MacOS High Sierra – SafariBookmarksSyncAgent CPU problem (updated 20180321)


Edit – 20180321

Late yesterday afternoon this problem came back. Turning off Safari sync in the iCloud cdev treats the symptom but its not the cure.

Root cause found. Information below updated to reflect the final fix.

Fault Description

For an unknown reason the SafariBooksmarksSyncAgent process is consuming large amounts of CPU and memory on my 2012 MacBook Pro 15”.

Observed Behaviour

The process can be killed using Activity Monitor but will restart when Safari is open. If Safari is closed then the sync process doesn’t restart. showed the following warnings and errors:

XX BAChangeCopyChangedItem: BAChange object created with UUID that does not correspond to a known bookmark.
Move change <BAChange 0x7fc580b014b0 (0x7fc580cb0450 85087F40-FD87-4FDB-B101-713F9FCD1AA3) Modify> was provided without a corresponding changed item.
Batch record save operation completed but failed to save records due to unrecoverable error: Error Domain=CKErrorDomain Code=12 "Request UUID: (null)"
Did fail to save record batch with error: Error Domain=CKErrorDomain Code=12 "Request UUID: (null)"
Sync coordinator failed to sync bookmarks with error: Error Domain=CKErrorDomain Code=12 "Request UUID: (null)"
*** CloudKit bookmark sync failed with result <3>: Error Domain=CKErrorDomain Code=12 "Request UUID: (null)"

So obviously the sync agent has some problems.

Getting Close

Some Googlephoo turned up a few items that were close but nothing that really seemed to me like a root cause fix. Eventually I found an article that led me to this Apple support article: Resolve issues caused by changing the permissions of items in your home folder

That seemed like a worthy fix to try since I had just rebuilt my Mac from scratch and started with a fresh and new user profile. It was highly likely that some home directory permissions got clobbered during my various file restores, especially related to the hidden ‘~/Library’ folder.

I performed the steps as described however it didn’t seem to fix it. The sync process was still chewing high CPU.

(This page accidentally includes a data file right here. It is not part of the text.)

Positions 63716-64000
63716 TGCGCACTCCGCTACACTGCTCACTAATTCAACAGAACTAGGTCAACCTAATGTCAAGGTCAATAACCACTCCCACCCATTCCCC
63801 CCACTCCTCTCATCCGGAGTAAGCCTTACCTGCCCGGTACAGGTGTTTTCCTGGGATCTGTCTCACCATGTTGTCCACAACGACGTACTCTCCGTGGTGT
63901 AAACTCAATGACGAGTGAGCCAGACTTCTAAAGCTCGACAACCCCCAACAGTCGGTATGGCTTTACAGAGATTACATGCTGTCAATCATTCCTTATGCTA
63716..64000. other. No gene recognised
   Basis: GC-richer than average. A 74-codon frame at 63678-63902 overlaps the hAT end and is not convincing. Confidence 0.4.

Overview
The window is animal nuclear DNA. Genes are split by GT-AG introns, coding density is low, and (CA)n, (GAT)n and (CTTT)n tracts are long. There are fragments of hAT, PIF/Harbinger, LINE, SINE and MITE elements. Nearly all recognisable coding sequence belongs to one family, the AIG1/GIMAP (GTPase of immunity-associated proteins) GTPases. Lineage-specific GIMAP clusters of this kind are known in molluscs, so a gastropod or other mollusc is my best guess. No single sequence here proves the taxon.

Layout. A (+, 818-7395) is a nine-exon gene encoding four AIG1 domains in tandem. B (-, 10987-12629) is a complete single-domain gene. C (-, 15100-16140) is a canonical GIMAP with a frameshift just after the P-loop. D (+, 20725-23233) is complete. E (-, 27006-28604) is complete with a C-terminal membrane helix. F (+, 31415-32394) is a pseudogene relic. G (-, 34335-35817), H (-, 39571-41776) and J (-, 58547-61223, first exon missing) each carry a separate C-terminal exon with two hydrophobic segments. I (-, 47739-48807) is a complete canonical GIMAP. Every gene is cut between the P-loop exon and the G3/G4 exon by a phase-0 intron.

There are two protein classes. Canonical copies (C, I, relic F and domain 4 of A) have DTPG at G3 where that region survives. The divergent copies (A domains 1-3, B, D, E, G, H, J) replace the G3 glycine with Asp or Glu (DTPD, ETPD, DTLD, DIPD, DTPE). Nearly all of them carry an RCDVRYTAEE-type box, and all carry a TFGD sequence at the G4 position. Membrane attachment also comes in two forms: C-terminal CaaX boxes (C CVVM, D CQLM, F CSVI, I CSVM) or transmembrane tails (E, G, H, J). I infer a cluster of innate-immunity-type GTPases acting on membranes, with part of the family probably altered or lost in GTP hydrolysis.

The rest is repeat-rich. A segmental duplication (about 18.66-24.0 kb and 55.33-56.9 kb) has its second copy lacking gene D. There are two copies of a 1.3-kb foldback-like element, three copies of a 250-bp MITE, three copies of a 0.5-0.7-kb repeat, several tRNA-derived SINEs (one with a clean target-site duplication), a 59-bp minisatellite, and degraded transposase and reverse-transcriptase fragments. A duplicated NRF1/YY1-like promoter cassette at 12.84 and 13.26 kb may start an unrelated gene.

The Fix Part 1

I closed Safari and reran the Apple support fix steps.
When I started Safari again the sync process was perfectly behaved. For a short while. Read on.

The Fix Part 2

So, soon after posting this article the problem came screaming back. Same fault as originally described.

This time I nuked the site from orbit.

  • In Safari on my Mac I exported my bookmarks. File -> Export Bookmarks.
  • I turned off Safari iCloud Sync on the Mac and my devices.
  • I deleted all Bookmarks from all devices and then properly closed Safari on all devices.
  • Waited five minutes.
  • Opened the and watched the logs for any process with the word safari in it.
  • Turned on Safari in the iCloud cdev on the mac and my devices. Watched a bunch of stuff scroll by in the None of it appeared to be warnings or errors.
  • Waited five minutes.
  • Imported my bookmarks from the backup file.

Root cause? Unknown. Problem fixed? Yes.

A side effect

Immediately following the fix a bunch of ‘mds’ related processes started churning. These are processes related to the Spotlight app and are part of Spotlight’s discovery and search of data on the computer. Obviously the permissions fix also fixed a bunch of access issues for Spotlight. I left it alone to chug along and it settled down to more normal levels after a short while.


Light rail third rail. What?


Now that the new light rail down George St is slowly taking shape in Sydney i’ve seen a few comments around the place that go something like:

  • Where’s the overhead wires?
  • Looks nice now but wait till they put the overhead wires in and then its an eyesore.

Well in the Sydney CBD this isn’t going to be an issue because the Govt has decided to use a ground-level power supply. The sections of light rail outside the CBD will still use overhead, probably because its cheaper and less likely to get tangled because a lot of our light rail will run on a dedicated per-way.